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It was no secret: achieving property tax relief was the #1 priority for this session. Though a comprehensive tax relief plan fell short, we made some positive first steps and set ourselves up to make greater progress in 2020.
Although the major tax reform proposals came up short this year, property taxpayers did not walk away empty handed. $550 million in property tax relief was designated in the state’s budget for the biennium. This money is designated for the “Property Tax Credit Fund” and represents a record designation in the state’s budget for property tax relief.
LB 103 also passed, which automatically reduces levies of local taxing entities as valuations increase. In other words, if valuations increased 20% over a given year, the corresponding levies would decrease by 20%. The elected board of those taxing entities could still vote to raise the levy, but must have a vote. This means that local taxing entities could not take more money from property taxpayers without voting to do so. As property valuations spiked over the last decade, some local bodies argued that they had achieved “property tax relief” by dropping the levies. However, if the levy is only dropped by 10% when valuations have gone up by 35%, property taxpayers were still paying more money to that entity. LB 103 is a strong first step towards property tax transparency and passed early in session.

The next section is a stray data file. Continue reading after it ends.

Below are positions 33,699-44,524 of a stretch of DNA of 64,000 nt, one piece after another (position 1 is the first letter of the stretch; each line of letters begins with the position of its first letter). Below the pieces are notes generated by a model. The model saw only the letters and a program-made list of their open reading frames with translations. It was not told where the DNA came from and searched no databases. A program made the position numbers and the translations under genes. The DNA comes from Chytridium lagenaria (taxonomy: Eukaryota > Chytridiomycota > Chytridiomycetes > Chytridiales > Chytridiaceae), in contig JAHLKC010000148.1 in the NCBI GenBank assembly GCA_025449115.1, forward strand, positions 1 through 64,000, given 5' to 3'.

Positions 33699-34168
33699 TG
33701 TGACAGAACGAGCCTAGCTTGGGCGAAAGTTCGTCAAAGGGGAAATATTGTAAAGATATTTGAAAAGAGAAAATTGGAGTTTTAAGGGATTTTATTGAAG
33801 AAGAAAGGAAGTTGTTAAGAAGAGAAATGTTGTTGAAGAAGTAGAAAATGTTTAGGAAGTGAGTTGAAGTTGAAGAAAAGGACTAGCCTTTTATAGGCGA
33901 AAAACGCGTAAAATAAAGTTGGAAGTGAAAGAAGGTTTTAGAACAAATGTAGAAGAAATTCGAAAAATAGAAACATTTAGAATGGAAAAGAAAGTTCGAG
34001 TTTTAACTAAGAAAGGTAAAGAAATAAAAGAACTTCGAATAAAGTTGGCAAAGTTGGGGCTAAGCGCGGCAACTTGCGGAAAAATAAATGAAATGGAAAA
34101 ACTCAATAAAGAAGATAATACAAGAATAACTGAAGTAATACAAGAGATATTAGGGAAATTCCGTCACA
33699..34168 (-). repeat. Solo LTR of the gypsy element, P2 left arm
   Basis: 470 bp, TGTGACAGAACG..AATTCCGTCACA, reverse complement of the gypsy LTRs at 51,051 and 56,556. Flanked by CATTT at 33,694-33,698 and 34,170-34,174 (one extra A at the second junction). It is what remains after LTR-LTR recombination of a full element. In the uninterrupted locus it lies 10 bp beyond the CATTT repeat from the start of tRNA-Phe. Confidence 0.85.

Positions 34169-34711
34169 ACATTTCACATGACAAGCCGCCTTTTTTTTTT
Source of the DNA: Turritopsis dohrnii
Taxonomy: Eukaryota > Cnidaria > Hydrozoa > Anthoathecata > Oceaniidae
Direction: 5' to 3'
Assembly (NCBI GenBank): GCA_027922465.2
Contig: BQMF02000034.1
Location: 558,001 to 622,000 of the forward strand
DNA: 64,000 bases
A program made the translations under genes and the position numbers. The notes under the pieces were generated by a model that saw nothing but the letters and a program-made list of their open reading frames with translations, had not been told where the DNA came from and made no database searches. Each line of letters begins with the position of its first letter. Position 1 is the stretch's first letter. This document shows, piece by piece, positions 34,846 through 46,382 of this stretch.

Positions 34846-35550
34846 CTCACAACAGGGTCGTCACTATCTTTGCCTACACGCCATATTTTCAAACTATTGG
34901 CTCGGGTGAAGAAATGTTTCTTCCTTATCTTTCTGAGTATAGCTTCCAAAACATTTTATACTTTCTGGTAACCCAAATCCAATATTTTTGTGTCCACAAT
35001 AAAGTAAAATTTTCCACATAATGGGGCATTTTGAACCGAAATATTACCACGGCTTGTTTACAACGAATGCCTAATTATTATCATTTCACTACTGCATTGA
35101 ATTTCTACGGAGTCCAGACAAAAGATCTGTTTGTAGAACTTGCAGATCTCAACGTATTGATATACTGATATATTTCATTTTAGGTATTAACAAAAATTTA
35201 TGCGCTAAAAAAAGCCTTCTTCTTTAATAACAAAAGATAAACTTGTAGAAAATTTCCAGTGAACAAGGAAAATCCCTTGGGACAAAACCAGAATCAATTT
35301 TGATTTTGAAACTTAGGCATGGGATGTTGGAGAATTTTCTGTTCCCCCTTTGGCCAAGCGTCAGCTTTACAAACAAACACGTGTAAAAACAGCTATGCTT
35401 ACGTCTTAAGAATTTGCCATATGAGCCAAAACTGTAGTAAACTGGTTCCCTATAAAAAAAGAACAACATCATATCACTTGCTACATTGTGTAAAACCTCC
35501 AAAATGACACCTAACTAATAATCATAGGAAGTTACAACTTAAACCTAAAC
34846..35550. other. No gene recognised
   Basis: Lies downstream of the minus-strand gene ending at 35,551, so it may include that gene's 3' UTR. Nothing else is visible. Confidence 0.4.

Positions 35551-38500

In addition, the Legislature has postured itself for a united front to achieve property tax relief and a new business incentive package in 2020. The Revenue Committee will be meeting before July 1 to coordinate a plan for the interim. Setting next year apart from years past is the unique opportunity for rural and urban senators to come around the table, together, to negotiate critical issues in their districts: property taxes and business incentives. I’m optimistic we’ll avoid a log jam of property tax proposals, like what happened this year, and have a joint solution for those two major issues ready for floor debate early on in the 2020 session. We’re not starting from scratch on either issue and have tested the water with votes. Both solutions will require 33 votes to advance, and for the next six months, we have the perfect opportunity to negotiate.
As always, I welcome your input on issues important to you. Follow along on my Facebook and Twitter pages, both entitled “Senator Julie Slama” for more updates or contact me directly at: Senator Julie Slama, District 1 State Capitol PO Box 94604, Lincoln NE 68509-4604; telephone: 402-471-2733; email: firstname.lastname@example.org.